Men looted the stores and feasted, or wantonly destroyed valuables they had no use for. None stopped this havoc, for the officers were quartered in the adjacent houses, themselves holding high revelry. Lawless hordes visited the police offices, threw their furniture into the streets, tore to shreds all the books, papers and records found, and created general havoc. They gorged and cursed, using swords for knives, and lay down in the soaking streets or leaned against the guns to smoke the inevitable cigarillo. A few looked up at the gilded keys of St. Peter adorning the front of the cathedral, perhaps wondering if they would be used to admit them to a better world.

Next day, as I sallied forth to the dismal duty of caring for the dead and dying, the guns of the Argentine fleet [Footnote: British-built vessels of the latest and most approved types.] in the river opposite the city blazed forth upon the quarter held by the Government's loyal troops. One hundred and fifty-four shots were fired, two of the largest gunboats firing three-hundred and six- hundred pounders. Soon every square was a shambles, and the mud oozed with blood. The Buenos Ayres Standard, describing that day of fierce warfare, stated:

"At dawn, the National troops, quartered in the Plaza Libertad, made another desperate attack on the Revolutionary positions in the Plaza Lavalle. The Krupp guns, mitrailleuses and gatlings went off at a terrible rate, and volleys succeeded each other, second for second, from five in the morning till half-past nine. The work of death was fearful, and hundreds of spectators were shot down as they watched from their balconies or housetops. Cannon balls riddled all the houses near the Cinco Esquinas. In the attack on the Plaza Lavalle, three hundred men must have fallen."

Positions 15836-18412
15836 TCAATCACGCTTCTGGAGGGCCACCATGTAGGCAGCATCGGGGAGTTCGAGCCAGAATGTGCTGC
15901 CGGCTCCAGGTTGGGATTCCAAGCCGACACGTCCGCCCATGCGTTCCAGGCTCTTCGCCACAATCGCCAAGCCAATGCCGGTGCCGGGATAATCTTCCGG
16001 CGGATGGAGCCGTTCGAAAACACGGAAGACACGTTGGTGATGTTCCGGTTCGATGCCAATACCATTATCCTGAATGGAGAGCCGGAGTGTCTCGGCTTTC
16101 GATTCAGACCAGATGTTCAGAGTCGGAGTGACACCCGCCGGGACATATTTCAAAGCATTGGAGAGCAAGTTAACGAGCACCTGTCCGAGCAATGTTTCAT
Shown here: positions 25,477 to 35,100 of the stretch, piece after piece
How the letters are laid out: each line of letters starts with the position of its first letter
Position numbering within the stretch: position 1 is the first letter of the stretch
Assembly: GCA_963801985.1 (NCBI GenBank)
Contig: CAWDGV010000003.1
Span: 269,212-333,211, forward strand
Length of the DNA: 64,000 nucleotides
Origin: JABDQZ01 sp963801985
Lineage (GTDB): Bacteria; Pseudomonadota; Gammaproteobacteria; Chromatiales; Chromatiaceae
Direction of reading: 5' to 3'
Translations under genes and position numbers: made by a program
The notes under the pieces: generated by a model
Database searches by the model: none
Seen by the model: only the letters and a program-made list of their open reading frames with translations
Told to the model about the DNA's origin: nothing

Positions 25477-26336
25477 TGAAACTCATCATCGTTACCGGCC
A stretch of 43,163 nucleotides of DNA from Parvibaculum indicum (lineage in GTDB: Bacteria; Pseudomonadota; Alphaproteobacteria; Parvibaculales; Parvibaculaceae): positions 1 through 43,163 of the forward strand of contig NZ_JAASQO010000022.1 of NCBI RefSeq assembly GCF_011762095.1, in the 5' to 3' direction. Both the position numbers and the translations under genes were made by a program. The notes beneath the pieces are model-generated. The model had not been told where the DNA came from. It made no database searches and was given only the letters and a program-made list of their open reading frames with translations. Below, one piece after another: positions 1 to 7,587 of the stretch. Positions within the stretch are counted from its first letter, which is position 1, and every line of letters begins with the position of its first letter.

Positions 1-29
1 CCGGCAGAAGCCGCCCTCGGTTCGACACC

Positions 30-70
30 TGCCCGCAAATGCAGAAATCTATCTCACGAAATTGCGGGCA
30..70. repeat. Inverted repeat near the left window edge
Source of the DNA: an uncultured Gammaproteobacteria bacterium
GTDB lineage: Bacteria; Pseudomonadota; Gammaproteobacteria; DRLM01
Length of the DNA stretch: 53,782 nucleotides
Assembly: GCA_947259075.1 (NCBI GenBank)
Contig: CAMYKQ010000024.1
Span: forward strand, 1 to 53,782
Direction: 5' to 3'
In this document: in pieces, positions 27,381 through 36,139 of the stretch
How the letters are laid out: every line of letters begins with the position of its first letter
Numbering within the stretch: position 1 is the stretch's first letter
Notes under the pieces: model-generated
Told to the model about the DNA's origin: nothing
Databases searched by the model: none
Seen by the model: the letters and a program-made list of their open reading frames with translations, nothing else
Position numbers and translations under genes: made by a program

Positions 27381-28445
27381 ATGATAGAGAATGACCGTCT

"At ten a.m. the white flag of truce was hoisted on both sides, and the dismal work of collecting the dead and wounded began. The ambulances of the Asistencia Publica, the cars of the tram companies and the wagons of the Red Cross were busily engaged all day in carrying away the dead. It is estimated that in the Plaza Lavalle above 600 men were wounded and 300 killed. Considering that the Revolutionists defended an entrenched position, whilst the National troops attacked, we may imagine that the losses of the latter were enormous."

"General Lavalle, commander-in-chief of the National forces, gave orders for a large number of coffins, which were not delivered, as the undertaker wished to be paid cash. It is to be supposed that these coffins were for the dead officers."